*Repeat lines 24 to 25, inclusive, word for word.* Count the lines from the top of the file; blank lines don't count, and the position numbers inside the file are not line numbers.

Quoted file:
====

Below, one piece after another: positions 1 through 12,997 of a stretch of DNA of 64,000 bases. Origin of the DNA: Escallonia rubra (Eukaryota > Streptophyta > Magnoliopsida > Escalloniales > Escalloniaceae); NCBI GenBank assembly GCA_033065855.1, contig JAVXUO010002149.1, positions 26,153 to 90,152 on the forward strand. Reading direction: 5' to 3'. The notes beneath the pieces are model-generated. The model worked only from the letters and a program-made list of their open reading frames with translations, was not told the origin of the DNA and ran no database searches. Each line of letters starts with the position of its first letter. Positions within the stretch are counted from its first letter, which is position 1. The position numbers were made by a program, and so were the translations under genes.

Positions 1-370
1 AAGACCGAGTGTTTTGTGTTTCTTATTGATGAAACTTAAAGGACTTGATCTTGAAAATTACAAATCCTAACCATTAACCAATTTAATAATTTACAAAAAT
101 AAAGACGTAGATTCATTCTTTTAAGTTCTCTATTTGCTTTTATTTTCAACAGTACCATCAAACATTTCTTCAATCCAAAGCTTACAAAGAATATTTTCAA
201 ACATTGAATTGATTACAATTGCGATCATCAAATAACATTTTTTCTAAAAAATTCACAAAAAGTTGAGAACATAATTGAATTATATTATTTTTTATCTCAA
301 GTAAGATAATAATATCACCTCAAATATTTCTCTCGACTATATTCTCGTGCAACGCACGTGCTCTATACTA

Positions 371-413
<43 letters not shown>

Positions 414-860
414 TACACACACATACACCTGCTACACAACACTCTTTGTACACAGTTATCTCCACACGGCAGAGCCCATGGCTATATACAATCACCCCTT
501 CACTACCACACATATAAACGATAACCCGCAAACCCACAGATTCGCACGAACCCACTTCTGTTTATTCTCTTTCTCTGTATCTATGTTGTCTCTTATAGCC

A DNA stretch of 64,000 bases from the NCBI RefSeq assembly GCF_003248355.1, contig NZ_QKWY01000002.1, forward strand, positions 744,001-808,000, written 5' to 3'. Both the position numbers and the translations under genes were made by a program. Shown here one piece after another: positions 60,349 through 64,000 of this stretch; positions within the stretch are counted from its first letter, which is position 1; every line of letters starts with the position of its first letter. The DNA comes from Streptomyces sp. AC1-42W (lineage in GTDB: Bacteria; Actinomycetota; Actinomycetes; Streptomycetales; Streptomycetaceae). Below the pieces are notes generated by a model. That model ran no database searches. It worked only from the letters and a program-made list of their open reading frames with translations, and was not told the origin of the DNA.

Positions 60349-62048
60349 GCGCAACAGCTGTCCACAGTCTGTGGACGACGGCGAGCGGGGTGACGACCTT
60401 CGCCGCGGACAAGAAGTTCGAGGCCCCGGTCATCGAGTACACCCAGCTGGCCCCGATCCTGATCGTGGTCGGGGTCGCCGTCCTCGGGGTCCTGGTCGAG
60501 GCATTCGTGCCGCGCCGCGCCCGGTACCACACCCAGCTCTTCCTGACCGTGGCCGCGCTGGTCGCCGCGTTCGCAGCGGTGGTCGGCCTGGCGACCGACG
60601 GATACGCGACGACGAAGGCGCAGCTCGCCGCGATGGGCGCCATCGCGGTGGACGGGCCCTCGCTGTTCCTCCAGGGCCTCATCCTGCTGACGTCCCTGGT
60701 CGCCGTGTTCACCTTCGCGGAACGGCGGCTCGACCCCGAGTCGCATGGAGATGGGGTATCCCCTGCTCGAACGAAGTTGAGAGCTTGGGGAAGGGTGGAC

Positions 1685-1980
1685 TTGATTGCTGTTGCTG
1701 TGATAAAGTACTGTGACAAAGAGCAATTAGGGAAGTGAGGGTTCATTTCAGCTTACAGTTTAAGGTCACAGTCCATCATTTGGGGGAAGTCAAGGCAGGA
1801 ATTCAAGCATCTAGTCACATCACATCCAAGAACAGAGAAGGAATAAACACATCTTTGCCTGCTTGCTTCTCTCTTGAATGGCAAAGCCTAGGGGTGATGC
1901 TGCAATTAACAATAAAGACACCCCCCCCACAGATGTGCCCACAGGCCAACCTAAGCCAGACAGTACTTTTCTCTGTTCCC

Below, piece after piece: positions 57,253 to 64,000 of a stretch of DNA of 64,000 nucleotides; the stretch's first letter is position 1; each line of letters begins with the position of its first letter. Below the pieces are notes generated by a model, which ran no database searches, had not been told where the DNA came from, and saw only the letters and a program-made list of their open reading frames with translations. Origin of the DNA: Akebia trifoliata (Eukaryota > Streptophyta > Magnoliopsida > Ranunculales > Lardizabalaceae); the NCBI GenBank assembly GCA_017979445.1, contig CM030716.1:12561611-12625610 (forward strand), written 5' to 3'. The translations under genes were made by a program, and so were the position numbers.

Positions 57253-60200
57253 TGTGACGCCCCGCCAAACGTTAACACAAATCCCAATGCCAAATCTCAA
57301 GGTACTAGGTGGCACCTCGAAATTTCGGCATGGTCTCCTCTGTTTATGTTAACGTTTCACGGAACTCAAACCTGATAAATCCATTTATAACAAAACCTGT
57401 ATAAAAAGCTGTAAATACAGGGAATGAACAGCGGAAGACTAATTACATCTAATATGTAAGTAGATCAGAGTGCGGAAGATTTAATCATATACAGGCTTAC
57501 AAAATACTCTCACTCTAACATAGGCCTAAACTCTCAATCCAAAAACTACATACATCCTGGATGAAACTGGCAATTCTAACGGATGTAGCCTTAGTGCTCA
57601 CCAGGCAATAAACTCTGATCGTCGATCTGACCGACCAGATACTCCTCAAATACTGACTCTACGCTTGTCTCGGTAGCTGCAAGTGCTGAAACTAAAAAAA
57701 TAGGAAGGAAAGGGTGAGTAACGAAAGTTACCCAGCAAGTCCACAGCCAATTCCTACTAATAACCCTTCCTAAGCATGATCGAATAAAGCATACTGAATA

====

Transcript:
Below, piece after piece: positions 57,253 to 64,000 of a stretch of DNA of 64,000 nucleotides; the stretch's first letter is position 1; each line of letters begins with the position of its first letter. Below the pieces are notes generated by a model, which ran no database searches, had not been told where the DNA came from, and saw only the letters and a program-made list of their open reading frames with translations. Origin of the DNA: Akebia trifoliata (Eukaryota > Streptophyta > Magnoliopsida > Ranunculales > Lardizabalaceae); the NCBI GenBank assembly GCA_017979445.1, contig CM030716.1:12561611-12625610 (forward strand), written 5' to 3'. The translations under genes were made by a program, and so were the position numbers.

Positions 57253-60200